Edward Barber and Jay Osgerby founded their East London studio in 1996, after studying architecture together at the Royal College of Art.
For more than two decades their work has challenged the boundaries of design in this country and abroad, while their commitment to lecturing, workshops and studio practice supports the development of new generations of designers.
Barber and Osgerby’s approach is characterised by its emphasis on experimentation and innovation and an exploratory attitude to materiality and colour. From these areas of focus emerge solutions that reflect the close relationship of their work with industrial processes and new technologies, but also its affinities with fine art, illustrated most clearly in large-scale installations such as Double Space (2014) - a series of revolving mirrors suspended from the ceiling of the Raphael Gallery in the V&A - and Forecast (2016) - a wind-powered work installed at Somerset House, as part of the first London Design Biennale.
The strength of Barber and Osgerby’s creative partnership has led to collaborations with some of the world’s most progressive companies and a diversity of output that encompasses architecture, interiors, sculpture, product and exhibition design, from the iconic Loop Table (1996) for Isokon and Soft Work (2018) for Vitra, to the 2012 Olympic Torch and a £2 coin commissioned to commemorate the 150th anniversary of London Underground. In 2017 Phaidon published a new monograph - Barber Osgerby, Projects - covering the designers first twenty years of practice.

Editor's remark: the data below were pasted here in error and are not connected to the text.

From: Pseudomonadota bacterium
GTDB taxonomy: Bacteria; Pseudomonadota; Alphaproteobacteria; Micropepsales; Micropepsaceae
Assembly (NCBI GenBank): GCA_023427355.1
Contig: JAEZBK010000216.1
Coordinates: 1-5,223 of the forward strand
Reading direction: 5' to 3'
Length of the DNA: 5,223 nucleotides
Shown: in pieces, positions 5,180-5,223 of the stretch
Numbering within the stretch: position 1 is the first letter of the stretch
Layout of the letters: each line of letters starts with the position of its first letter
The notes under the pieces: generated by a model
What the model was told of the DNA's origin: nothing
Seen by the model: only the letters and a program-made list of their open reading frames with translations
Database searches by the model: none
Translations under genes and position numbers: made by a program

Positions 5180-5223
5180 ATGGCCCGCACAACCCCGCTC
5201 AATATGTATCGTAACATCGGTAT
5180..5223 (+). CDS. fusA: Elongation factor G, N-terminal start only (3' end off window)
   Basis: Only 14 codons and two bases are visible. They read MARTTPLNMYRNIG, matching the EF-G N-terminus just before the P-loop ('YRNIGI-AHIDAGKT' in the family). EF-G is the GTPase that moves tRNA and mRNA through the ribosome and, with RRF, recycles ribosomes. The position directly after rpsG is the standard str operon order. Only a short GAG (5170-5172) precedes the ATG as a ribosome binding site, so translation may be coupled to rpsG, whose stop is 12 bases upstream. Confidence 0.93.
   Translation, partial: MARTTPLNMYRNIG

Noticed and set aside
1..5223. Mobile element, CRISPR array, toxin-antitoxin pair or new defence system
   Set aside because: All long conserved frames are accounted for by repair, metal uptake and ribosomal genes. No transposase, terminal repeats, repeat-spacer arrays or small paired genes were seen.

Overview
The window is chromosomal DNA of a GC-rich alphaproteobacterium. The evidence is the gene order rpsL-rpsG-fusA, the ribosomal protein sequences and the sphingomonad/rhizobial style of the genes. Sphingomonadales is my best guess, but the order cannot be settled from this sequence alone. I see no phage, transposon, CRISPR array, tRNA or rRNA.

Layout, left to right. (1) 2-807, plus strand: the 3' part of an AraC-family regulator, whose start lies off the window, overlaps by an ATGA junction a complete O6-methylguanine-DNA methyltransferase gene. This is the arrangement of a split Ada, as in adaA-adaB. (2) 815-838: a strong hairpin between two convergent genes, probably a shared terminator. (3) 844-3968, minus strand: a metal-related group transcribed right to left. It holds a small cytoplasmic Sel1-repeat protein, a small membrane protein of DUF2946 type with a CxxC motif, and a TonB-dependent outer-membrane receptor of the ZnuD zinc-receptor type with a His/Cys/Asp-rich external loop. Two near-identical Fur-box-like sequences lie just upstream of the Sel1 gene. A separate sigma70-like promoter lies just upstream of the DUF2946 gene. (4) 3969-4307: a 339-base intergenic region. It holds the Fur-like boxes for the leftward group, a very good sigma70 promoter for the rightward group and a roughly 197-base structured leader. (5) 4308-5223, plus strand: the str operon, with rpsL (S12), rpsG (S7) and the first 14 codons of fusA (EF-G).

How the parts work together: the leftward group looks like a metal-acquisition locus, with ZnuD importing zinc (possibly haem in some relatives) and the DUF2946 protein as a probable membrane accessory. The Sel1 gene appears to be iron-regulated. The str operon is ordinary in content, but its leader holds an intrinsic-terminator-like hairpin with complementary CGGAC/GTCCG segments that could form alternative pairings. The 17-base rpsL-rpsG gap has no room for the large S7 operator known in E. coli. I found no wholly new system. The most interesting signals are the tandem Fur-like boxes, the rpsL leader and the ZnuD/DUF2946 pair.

Amongst many professional accolades, Barber and Osgerby received the Jerwood prize in 2004 and in 2007 were awarded the status of Royal Designers for Industry. In 2013 they were appointed to the Order of the British Empire, for services to the design industry and in 2015 they were awarded the London Design Medal. Examples of their work are held in the permanent collections of the V&A and the Design Museum in London, the New York Metropolitan Museum of Art, the Art Institute of Chicago, the Olympic Museum in Switzerland, the Vitra Design Museum in Germany and The Design Museum, Munich, Germany.
In 2001 Barber and Osgerby founded Universal Design Studio to function in parallel with their primary studio. Focused on the fields of architecture, interiors and exhibition design, Universal Design Studio is now recognised as one of the world’s most innovative creative design consultancies. In 2012 the family of Barber Osgerby studios was extended again, with the launch of the strategy-based industrial design consultancy, Map Project Office.
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